The need to look at enhanced and alternative measures to the EU’s private storage scheme was a key topic of discussion earlier this week between the newly re-elected chairman of Copa-Cogeca’s Pigmeat Working Party, Antonio Tavares, and the European Commission (EC).
While welcoming private storage as having been a “positive step”, Mr Tavares urged EC officials to expand the programme to include fat and lard, the products which he said were “mostly affected by the Russian ban”.
“In addition, this scheme should allow operators to destock during the period of private storage as soon as market conditions are better,” he said, adding that it was also important to ensure that any low-value products, that are currently in storage and no longer fit for consumption, are removed.
The Working Party chairman said it was “paramount” to find new market outlets for pigmeat and to remove any sanitary and phytosanitary barriers, and other unnecessary obstacles to trade, to prevent prices dropping again when the meat comes out of storage.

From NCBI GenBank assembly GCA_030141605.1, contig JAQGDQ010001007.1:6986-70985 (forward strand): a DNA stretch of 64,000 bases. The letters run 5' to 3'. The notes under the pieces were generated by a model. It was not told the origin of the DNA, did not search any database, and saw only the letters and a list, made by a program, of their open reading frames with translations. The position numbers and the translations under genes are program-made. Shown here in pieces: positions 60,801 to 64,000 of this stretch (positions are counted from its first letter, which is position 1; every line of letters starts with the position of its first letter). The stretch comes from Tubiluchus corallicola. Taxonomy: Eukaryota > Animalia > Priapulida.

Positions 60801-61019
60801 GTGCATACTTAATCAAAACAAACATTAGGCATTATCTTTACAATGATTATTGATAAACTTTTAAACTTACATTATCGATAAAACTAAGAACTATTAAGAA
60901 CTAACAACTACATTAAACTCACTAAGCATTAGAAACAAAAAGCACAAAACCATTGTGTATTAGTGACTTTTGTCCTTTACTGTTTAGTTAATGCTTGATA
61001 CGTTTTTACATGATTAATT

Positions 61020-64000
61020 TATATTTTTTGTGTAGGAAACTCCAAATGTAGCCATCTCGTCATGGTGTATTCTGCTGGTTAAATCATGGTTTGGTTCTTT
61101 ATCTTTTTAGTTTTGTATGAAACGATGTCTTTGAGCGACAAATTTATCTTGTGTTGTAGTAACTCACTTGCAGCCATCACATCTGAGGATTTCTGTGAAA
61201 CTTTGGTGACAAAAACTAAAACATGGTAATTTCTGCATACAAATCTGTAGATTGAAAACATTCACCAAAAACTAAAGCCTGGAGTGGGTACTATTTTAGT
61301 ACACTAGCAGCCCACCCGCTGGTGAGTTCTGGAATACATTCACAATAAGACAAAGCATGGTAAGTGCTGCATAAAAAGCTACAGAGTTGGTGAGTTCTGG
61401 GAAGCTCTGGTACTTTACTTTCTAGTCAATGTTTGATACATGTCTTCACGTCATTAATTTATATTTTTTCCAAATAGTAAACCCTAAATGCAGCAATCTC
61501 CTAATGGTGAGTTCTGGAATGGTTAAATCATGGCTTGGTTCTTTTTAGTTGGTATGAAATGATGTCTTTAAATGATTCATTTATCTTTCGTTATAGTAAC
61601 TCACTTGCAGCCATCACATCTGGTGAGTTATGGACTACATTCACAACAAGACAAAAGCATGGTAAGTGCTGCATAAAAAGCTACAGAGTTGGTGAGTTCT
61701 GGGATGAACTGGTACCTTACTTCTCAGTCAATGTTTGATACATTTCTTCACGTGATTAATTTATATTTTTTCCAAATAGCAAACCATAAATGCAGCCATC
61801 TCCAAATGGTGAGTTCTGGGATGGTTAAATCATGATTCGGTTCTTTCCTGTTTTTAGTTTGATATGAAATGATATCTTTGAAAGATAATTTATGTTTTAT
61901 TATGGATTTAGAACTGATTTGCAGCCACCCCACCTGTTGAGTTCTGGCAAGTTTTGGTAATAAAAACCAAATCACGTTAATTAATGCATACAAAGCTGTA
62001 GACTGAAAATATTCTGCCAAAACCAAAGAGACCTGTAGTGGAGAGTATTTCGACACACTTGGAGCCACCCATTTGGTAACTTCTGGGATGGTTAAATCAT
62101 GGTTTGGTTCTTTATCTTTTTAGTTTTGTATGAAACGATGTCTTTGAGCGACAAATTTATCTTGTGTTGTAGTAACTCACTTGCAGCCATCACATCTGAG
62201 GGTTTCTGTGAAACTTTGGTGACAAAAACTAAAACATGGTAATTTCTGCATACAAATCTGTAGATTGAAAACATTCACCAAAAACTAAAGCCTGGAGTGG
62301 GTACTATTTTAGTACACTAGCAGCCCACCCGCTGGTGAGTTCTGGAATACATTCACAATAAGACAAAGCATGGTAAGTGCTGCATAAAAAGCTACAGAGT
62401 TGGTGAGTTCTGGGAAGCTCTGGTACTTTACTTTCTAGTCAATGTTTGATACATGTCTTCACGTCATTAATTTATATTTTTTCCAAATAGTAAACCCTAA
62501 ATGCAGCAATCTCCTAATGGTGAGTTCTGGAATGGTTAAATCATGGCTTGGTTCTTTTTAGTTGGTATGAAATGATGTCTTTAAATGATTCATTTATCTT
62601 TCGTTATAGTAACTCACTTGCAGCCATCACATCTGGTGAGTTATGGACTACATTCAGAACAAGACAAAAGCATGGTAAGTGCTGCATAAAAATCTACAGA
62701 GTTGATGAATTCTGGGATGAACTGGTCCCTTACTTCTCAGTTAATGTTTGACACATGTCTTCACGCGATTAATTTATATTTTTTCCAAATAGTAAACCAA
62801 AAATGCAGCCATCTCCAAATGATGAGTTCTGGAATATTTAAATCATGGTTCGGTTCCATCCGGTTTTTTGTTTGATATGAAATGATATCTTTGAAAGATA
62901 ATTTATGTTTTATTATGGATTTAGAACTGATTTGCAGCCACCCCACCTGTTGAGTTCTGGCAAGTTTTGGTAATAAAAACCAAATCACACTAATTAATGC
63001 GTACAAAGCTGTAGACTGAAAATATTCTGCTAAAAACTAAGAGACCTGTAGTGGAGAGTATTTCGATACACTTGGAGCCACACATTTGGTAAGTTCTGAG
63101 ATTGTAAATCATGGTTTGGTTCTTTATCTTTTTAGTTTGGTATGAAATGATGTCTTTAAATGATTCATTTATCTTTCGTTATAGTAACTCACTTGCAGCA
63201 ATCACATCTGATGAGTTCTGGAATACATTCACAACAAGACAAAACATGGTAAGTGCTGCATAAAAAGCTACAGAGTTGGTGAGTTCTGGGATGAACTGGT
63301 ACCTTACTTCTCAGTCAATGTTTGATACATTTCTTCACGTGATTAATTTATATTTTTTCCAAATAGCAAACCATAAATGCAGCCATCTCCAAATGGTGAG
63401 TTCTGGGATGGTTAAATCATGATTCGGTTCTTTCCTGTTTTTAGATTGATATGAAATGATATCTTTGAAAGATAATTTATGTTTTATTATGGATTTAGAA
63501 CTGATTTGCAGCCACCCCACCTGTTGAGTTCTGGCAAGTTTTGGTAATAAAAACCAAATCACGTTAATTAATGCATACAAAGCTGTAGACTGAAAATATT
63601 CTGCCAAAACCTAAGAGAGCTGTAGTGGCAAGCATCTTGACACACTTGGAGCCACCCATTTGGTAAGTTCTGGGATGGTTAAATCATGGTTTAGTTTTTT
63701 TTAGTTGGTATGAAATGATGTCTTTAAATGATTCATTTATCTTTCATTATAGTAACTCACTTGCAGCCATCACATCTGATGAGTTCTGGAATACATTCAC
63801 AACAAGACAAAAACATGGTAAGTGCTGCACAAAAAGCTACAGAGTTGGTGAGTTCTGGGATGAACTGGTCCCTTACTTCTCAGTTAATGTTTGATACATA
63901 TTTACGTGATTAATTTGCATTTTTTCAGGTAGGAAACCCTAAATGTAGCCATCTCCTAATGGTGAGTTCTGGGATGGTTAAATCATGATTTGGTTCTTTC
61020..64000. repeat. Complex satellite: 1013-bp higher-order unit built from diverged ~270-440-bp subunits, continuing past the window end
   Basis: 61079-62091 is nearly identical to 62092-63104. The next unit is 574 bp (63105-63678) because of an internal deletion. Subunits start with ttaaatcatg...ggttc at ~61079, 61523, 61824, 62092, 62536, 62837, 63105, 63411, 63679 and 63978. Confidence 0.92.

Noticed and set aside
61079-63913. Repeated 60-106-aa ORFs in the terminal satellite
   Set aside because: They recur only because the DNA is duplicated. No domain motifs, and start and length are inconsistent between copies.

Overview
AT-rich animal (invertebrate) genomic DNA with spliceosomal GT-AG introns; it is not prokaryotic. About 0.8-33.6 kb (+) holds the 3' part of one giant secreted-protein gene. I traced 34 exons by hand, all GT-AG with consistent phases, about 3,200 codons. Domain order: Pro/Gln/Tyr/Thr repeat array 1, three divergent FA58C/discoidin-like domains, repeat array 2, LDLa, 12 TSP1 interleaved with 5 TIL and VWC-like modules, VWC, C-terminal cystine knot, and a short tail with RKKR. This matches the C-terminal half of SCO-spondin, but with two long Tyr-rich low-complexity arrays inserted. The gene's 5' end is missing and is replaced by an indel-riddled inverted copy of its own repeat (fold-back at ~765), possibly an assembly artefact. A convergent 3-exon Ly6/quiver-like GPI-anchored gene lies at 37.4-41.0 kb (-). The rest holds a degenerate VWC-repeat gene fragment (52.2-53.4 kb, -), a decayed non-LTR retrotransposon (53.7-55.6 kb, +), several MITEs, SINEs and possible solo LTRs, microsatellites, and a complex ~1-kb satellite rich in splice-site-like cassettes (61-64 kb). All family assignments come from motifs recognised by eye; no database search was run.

Mr Tavares, following his re-election, is set to lead the Working Party in “developing a new common strategy on animal welfare”, while also looking at ways to enable producers to get a better price or premium for their produce in return for their application of high welfare standards.
He has also committed Copa-Cogega’s pig farming representatives to “striving to increase the competitiveness and sustainability of the sector by stepping up research and innovation, especially in the field of resource efficiency, monitoring production costs and livestock precision farming”.
Mr Tavares, who comes from Portugal, is supported in his two-year Working Party mandate by two new vice-chairman appointments in Miguel-Angel Higuera from Spain and Margaret Aberg from Sweden.